Is Saving Old Photographs Overrated? Redux

With the tornadoes and hurricanes blowing a bunch of houses to smithereens and fires reducing homes to ashes, I’m sure you have heard these sound bytes:

  • We’re just glad we got out alive.
  • We lost all our pictures.

Verbatim puts them on her “ten things to save during a fire list.”

2. a bag in which I’d stuff the half-dozen or so albums of baby photos of Steph and Pete and the envelopes of loose baby photos of Julie (yes, I know, I’ve got to albumize them all one of these days…)

Like most people we have a few hundred prints – 90% are albumized (but maybe not in any meaningful order.) Our photo albums take up 12 feet of bookshelves. Then there is another 6 feet of bookshelves that hold family videotapes. (Got to get them digitized some day.)

Here’s why photos may be overrated. When my parents died, we kept all their photographs. Mother did as good a job as any of labeling the relatives and people she and dad knew before I came along.

How many times a year do we look at these pictures? Zero.

How about our family photos? Us and our kids? Pretty close to zero.

(added when republished) How many pictures are “one of” Probably zero.

But it’s among the first thing people will mention if they have been through a disaster or are asked the question: what would you save?

If your house was blazing, you knew all the souls had safely escaped, and you had to carry out a large shopping bag of items to save, what would it be?

(Originally published 9/4/07)

UPDATE FROM CALIFORNIA FIRES:  Photo Gallery

  • My kids
  • Bible, purse, pair of shoes, diploma and Baby Phat phone
  • (kid) A Playstation and games, because he “waited four years to get it.”
  • (kid) A Saxophone, because “he is learning to play.”

So when it comes right down to crunch time, it looks like the tendency is to grab what you treasure. Sometimes that’s your Baby Phat phone, sometimes thats your Sax. Three of the thirteen photographed saved photos.

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Comments

Is Saving Old Photographs Overrated? Redux — 11 Comments

  1. You’re right, we almost never look at them, but we enjoy it when we do. My kids LOVE to see the few existing photos of us grownups when we were little, so maybe their kids will like to see their own parents as kids!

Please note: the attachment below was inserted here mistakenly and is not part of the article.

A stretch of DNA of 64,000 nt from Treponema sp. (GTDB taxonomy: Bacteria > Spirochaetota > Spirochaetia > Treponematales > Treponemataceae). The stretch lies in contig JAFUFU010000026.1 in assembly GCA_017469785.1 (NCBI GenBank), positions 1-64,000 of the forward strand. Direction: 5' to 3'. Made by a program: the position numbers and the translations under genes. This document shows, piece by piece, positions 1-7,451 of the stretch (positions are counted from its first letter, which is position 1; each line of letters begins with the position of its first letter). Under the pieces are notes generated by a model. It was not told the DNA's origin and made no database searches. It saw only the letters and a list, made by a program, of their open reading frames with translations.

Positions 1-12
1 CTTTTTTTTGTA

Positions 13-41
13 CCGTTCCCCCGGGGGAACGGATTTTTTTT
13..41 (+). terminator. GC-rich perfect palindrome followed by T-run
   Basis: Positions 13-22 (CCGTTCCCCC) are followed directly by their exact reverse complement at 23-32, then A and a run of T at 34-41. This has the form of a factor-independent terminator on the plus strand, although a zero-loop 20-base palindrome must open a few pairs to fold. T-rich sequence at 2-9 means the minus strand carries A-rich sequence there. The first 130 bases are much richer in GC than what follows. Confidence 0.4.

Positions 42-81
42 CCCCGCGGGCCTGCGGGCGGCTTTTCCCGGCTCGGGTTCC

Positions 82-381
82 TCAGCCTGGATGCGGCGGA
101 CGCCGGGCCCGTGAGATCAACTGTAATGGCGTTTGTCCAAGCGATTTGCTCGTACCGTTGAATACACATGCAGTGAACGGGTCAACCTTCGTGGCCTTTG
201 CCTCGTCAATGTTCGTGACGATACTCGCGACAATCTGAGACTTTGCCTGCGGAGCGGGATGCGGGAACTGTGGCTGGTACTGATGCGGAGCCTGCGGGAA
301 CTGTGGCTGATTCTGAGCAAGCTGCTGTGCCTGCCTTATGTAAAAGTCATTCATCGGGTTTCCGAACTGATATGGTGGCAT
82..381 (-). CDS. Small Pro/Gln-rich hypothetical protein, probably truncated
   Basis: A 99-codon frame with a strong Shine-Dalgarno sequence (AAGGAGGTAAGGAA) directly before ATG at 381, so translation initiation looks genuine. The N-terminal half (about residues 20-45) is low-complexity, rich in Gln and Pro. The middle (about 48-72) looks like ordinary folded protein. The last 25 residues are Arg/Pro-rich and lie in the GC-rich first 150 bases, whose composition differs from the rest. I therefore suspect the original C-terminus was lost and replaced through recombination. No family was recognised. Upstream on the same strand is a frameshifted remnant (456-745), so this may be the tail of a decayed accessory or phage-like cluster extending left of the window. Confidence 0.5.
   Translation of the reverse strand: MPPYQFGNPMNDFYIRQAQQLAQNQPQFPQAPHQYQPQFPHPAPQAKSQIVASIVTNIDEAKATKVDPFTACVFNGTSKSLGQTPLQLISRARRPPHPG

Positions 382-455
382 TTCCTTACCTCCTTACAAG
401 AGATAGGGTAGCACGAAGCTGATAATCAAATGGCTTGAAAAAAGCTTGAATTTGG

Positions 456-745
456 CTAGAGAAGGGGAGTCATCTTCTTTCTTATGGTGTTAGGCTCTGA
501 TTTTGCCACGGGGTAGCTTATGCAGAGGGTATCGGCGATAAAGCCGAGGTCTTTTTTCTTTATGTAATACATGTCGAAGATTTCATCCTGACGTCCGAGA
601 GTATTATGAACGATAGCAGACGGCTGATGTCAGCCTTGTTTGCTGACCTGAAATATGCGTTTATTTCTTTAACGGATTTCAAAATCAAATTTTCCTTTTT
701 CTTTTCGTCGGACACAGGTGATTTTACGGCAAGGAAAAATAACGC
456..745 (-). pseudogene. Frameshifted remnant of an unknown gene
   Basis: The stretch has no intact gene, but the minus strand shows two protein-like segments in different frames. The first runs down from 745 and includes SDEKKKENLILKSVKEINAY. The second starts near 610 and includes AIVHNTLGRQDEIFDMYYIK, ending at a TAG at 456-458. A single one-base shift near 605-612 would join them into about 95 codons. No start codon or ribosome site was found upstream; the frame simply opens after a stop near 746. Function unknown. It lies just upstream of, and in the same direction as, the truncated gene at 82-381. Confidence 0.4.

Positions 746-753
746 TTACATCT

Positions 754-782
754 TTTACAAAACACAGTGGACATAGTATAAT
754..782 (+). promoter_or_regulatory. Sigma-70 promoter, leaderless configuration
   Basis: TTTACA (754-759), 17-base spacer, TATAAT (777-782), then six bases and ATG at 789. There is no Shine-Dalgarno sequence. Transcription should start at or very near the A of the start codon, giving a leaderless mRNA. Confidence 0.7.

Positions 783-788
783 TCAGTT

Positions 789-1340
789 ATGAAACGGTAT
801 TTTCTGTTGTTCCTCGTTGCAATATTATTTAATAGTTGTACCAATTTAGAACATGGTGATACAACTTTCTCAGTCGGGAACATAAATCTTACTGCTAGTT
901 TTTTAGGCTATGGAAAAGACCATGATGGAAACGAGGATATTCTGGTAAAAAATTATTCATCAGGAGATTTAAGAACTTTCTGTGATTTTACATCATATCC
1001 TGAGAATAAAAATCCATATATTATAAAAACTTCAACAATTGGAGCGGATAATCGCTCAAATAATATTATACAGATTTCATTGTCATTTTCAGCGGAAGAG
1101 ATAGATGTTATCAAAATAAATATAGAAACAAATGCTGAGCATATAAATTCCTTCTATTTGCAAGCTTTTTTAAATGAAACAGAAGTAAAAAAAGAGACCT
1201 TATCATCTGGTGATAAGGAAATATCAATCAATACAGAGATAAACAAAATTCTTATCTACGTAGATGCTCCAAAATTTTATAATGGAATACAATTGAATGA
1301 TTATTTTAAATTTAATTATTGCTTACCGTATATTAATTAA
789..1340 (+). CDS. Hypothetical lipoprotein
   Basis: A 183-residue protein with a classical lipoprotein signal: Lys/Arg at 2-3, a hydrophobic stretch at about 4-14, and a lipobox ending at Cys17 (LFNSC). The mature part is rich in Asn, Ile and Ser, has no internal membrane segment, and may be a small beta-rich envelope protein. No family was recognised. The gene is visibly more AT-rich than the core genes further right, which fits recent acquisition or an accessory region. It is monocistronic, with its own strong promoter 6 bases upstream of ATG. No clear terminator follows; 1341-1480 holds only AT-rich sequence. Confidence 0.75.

2. The true danger today is hard drive crash erasing all of your digital prints instead of fire destroying the real thing. — The wife commanded that we upload backups to Flickr.

  3. @Karen: After thinking about it, I don’t know what else I would grab that would be more meaningful.
    @Chris: Yep, that is so true. My wife has a bad habit of leaving photos on the camera. Need to have a training session about Flickr I guess.

  4. In all honesty I think I would be so glad to be out of there without smoke inhalation that I wouldn’t care even about the camera. But it is good to put them online and on disks.
    Hey, a photo blog would be a good thing also to start uploading those pictures. Thanks for a thoughtful post.

  5. The old photos are great to look at, even our 18 year old Kid1 likes to see when she or we or her brother looked like when we were little. As for blogging, I have gone thru many old B&W photos and scanned them to post. I can’t look at them as often as I wish, but am happy to have them…

  6. @Rosie: right, have to save yourself first! A photo blog could get expensive because most blogs have limits on how much free storage you can use.

    @Ralph: I agree, don’t look at them often, but glad to have them. Usually at Christmas somebody will drag an album or two out and have some laughs.

  7. I must admit….. the house is a blazing and I’m grabbing the photos, and my phone, and my laptop, and my purse, and my well hope it’s a small fire. ….. Honestly this once happened to me and I didn’t think to grab anything, I was just thinking about getting out.. my photos were in a sorta fire safe box and made it with a some burns around the edges and smoke damage. I still have them seven years later stuffed in a bag at the back of the closet because they smell like smoke but can’t bring myself to let them go.

  8. The fire you describe sounds like lighting the gas log fireplace!
    Hard to believe that pictures would retain smoke smell. That must be awful.

  9. Photos are a real connection to the past. I have some of my great-great grandparents. I don’t look at them often but they do give a sense of history to the family as a whole. I wouldn’t want to loose them but would I think about them when trying to get of the house during a fire. I rather doubt it, I would think first about my computer (thankfully those pictures are backed up there) and my jewelry (I am after all a woman :-))

  10. Hi diosa. Interesting take, thanks for commenting. Do you have your photos offsite or on disc too? Like Chris said, your computer crashing could corrupt those.